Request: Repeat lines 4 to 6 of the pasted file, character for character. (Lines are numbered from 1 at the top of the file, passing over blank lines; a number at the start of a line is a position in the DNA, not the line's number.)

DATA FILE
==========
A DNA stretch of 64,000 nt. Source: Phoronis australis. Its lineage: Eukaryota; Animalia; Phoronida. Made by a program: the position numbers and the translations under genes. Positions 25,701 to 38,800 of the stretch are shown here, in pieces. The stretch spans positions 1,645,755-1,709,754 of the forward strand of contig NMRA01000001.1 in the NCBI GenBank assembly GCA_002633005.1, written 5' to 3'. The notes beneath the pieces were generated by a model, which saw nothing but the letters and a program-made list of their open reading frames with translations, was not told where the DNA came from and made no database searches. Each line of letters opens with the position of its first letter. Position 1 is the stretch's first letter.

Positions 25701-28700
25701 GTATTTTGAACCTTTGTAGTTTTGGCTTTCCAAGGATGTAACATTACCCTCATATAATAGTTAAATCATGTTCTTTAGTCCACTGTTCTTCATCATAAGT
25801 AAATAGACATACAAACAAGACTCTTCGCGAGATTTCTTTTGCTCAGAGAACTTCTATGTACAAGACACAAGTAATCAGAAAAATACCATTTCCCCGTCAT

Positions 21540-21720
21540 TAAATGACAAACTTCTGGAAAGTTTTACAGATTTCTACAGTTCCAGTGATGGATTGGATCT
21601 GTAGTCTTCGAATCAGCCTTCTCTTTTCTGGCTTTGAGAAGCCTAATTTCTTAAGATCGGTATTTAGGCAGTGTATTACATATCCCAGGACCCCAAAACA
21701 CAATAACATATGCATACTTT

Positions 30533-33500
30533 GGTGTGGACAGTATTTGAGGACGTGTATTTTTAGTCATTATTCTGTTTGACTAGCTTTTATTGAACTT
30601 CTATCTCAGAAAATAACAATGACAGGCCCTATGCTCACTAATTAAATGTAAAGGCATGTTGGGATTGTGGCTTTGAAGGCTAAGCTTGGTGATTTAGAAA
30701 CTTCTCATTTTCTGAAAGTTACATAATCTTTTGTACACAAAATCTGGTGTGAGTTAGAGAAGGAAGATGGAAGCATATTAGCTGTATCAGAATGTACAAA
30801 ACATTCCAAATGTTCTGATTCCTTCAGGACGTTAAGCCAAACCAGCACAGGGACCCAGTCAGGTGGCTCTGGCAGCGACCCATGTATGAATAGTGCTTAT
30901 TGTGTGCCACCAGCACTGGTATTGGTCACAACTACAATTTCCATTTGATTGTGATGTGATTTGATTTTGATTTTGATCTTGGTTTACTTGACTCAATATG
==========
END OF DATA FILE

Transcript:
25801 AAATAGACATACAAACAAGACTCTTCGCGAGATTTCTTTTGCTCAGAGAACTTCTATGTACAAGACACAAGTAATCAGAAAAATACCATTTCCCCGTCAT

Positions 21540-21720
21540 TAAATGACAAACTTCTGGAAAGTTTTACAGATTTCTACAGTTCCAGTGATGGATTGGATCT